Table 3 Impact of patient characteristics on patient disposition immediately following a rescue event. Odds ratios were calculated for death and transfers to higher levels of care, controlling for age, sex, relationship and surgical status. Ratios are shown along with confidence intervals and p values. Only the five MDC-DRGs with the highest odds ratios are shown

All complications were predictors of death after rescue, with patients having shock/cardiac arrest and respiratory failure each having risks more than 25 times higher than other patients. All complications were also predictors of transfer after rescue, although not to the same extent, with respiratory failure and sepsis having the highest risk (odds ratios 14.43 and 9.72, respectively, p < .001). Several complications were predictive of death and transfer for specific rescue types. Patients with hemorrhage, respiratory failure, and sepsis were 3.6, 3.4 and 2.24 times more likely to die after HERT as compared to patients without those conditions, respectively. Shock/cardiac arrest was the only complication with higher risk of death after code at 2.7 times than patients without the complication. Similar patterns emerged for predictors of transfers with respiratory failure and sepsis patients most likely to be transferred after LSC and HERT, and shock/cardiac arrest also significant after a HERT. Patients with respiratory failure were nearly 5 times more likely to be transferred after HERT, while sepsis patients were 3 times more likely.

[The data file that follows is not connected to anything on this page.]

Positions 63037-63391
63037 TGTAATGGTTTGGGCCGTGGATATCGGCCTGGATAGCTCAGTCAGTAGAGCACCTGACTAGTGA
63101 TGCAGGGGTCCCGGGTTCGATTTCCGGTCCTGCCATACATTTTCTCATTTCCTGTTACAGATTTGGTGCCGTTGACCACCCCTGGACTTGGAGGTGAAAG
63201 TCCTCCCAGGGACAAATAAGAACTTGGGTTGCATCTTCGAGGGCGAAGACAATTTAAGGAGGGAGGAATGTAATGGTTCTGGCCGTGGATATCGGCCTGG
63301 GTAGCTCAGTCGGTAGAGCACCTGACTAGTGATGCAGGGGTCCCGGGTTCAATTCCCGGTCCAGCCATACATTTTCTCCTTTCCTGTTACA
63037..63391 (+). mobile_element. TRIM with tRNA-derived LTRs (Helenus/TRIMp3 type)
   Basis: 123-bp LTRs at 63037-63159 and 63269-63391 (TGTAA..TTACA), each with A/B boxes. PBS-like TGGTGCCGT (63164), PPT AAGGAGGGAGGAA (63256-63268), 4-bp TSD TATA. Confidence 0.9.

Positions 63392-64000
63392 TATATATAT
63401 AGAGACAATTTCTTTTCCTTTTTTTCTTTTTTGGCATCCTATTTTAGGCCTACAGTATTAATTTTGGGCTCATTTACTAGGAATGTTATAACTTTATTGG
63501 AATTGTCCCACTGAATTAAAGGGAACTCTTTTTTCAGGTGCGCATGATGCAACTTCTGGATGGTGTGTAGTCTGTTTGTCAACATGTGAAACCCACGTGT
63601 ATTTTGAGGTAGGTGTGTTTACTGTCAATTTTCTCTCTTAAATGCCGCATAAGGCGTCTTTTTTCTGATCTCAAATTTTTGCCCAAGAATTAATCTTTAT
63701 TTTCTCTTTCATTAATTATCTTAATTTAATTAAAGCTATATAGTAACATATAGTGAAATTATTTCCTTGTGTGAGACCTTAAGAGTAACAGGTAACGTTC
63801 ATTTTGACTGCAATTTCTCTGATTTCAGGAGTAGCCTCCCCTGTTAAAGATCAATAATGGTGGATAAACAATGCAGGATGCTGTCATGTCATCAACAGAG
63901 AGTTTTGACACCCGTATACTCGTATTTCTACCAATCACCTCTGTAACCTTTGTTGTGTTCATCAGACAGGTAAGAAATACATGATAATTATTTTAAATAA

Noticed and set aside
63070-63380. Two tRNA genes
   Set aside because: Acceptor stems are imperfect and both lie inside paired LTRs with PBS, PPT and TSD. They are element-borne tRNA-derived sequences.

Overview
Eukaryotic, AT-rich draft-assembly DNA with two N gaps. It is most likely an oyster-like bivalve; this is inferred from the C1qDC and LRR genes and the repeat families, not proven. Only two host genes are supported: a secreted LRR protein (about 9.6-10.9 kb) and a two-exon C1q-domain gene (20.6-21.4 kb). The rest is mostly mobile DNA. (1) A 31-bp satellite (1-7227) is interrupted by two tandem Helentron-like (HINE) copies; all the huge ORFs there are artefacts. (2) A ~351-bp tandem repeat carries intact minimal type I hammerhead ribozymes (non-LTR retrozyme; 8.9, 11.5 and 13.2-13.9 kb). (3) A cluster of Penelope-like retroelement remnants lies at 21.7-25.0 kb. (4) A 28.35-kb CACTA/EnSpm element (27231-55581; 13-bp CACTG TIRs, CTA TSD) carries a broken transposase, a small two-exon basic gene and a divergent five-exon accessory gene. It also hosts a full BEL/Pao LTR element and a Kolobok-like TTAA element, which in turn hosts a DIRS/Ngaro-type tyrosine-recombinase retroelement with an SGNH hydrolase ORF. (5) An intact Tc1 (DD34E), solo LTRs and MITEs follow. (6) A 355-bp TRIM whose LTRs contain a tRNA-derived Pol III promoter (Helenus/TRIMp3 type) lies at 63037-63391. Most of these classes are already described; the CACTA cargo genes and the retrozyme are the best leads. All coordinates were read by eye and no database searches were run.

For 3 of the 9 complication types, the type of rescue activity was predictive of patient death: hemorrhage, respiratory failure, and DVT. For 4 of the 9 complications, the type of rescue received was predictive of transfer: respiratory failure, shock/cardiac arrest, AKI, sepsis and GI bleed/ulcer. MDCs for infectious and parasitic diseases (odds ratio 5.45 p < .001), HIV infections (risk ratio 4.6 p < .001), significant trauma (odds ratio 3.15 p < .001) and respiratory diseases (odds ratio 2.60 p < .001) were most predictive of death after rescue. For transfers after rescue, MDCs for infectious and parasitic diseases (odds ratio 2.89 p < .001) and respiratory diseases (odds ratio 2.68 p < .001) were most predictive. Diseases and disorders of the hepatobiliary system and pancreas and myeloproliferative disorders and poorly differentiated neoplasms were predictive of death after both LSC and HERT. Only risk for diseases and disorders of the nervous system was significant for transfer after code, with a risk two thirds lower than all other MDCs.

Discussion